This project is identifying how EdGEL needs to develop, extending way beyond its initial existence as a repository of the EdWeb-driven website design and code. EdGEL needs to become the repository for the University’s digital experience; much more than a design guide. It needs to exist within service, so that it’s supported and communicated effectively, and so that it grows and evolves through the engagement and involvement of the University’s digital communities. The UX Service and the user-centred design process will help ensure that EdGEL provides resources we can be confident meets business needs and user expectations.

EdGEL technology delivery

For EdGEL to be truly useful to the University’s design and development communities (and any agencies we happen to work with too), it needs the right platform to facilitate easy access, communication, experimentation and feedback. This project will investigate, pilot and propose the model for hosting, usage and technical management of EdGEL.

Student Digital Experience Standards

This project brings a level of quality assurance to our projects, focusing first on developments for our student audiences. We can help to ensure that better, more user-focused products are developed if we appraise how projects are being run, who is being involved and whether guidance like EdGEL is being followed. Again, this is a service that needs to be integrated into business as usual processes.

UX maturity of organisations

I’ve been working on UX-related activities for digital projects for over 15 years now, both at Edinburgh and in other public sector organisations. The fact is, for much of this time, my work has been viewed as an optional add-on. If I hadn’t pushed, it wouldn’t have happened. But with the support of some engaged colleagues, and a bit of leeway in management, I’ve experienced some success.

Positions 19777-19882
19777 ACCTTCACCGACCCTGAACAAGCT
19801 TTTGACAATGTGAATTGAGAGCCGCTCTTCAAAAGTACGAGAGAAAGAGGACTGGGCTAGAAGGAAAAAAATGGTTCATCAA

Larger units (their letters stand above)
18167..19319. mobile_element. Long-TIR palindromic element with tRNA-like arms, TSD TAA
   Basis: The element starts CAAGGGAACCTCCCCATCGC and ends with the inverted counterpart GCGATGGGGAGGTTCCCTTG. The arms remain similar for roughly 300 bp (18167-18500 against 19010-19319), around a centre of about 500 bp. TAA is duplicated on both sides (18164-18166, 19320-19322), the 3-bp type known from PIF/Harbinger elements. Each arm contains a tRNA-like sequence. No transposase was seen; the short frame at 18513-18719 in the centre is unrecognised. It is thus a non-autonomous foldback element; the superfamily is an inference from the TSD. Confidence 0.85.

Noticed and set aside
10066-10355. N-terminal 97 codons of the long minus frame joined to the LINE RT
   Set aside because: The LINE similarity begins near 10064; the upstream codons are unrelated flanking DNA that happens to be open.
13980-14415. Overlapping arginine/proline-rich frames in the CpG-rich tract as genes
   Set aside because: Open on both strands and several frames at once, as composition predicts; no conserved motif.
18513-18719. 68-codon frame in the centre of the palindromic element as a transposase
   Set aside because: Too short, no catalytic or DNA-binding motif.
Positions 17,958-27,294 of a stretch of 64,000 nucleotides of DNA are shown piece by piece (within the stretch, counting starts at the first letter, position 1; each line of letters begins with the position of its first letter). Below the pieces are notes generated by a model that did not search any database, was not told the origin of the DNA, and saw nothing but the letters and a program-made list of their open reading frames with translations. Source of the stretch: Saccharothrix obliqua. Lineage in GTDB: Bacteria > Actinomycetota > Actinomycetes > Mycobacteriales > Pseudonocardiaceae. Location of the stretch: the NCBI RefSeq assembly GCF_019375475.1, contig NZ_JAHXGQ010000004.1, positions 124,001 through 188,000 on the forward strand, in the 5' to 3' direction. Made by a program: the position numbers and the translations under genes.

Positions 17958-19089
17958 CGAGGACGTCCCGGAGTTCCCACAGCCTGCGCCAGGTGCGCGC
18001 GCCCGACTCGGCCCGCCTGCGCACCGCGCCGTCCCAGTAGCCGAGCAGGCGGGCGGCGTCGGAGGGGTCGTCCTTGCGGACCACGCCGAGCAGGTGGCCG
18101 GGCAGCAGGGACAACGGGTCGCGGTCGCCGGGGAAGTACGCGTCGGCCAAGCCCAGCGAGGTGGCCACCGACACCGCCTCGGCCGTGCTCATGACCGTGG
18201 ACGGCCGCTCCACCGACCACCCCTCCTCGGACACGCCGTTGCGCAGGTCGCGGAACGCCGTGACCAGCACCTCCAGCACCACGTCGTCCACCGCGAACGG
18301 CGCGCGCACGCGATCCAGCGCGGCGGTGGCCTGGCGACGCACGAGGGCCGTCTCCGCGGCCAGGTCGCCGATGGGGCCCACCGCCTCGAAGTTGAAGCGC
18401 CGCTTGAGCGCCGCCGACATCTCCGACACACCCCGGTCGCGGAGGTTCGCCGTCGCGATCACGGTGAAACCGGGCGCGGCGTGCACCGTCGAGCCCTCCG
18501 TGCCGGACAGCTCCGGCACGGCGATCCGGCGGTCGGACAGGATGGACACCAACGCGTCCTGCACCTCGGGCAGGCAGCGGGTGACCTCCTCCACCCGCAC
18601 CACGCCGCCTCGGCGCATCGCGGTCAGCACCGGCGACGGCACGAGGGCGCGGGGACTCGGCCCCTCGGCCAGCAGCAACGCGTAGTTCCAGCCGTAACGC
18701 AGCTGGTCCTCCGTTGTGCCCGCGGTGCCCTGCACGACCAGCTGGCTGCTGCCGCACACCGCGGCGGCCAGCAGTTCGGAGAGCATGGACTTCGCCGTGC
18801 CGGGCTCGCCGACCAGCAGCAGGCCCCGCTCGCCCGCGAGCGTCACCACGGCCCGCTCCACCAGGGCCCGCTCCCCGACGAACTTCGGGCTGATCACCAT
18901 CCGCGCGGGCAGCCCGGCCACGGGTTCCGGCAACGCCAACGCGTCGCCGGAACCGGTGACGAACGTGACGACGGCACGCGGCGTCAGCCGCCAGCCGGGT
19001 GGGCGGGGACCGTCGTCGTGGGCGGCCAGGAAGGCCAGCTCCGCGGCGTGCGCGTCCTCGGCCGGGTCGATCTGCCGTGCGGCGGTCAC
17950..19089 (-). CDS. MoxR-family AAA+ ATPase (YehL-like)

Rewarding (and frustrating) as these experiences have been at times, to date it’s had limited impact on our organisation as a whole.

But with this funding for 3 years, and sponsorship at more senior levels, we have the chance to move the University on in terms of UX maturity.

There are lots of UX maturity models out there, and this one I think expresses well where we are right now and where we aspire to be over the next few years.

Triangular model of UX maturity in organisations

Source: UX Maturity, Abi Reynolds, User Vision


As an organisation, we’ve existed somewhere between Absent and Informal. Within the Website Programme we’ve operated at Recognised, and through this delivered products and services that stand out within the offering of Information Services.

With these UX Service-related projects, we’re initially bringing Information Services more consistently up to the level of Recognised, and by the time the 3 years are up we expect to be functioning at Managed.

If you want to learn more about UX Maturity in organisations, I recommend this article by Tomer Sharon:

Dealing with Difficult People, Teams, and Organizations: A UX Research Maturity Model

Working on a Digital Transformation or Service Excellence project?

If you’d like to learn more about the projects we’re working on and explore how we could help your project deliver more consistent, efficient and user-focused results get in touch with me.

Neil Allison’s contact details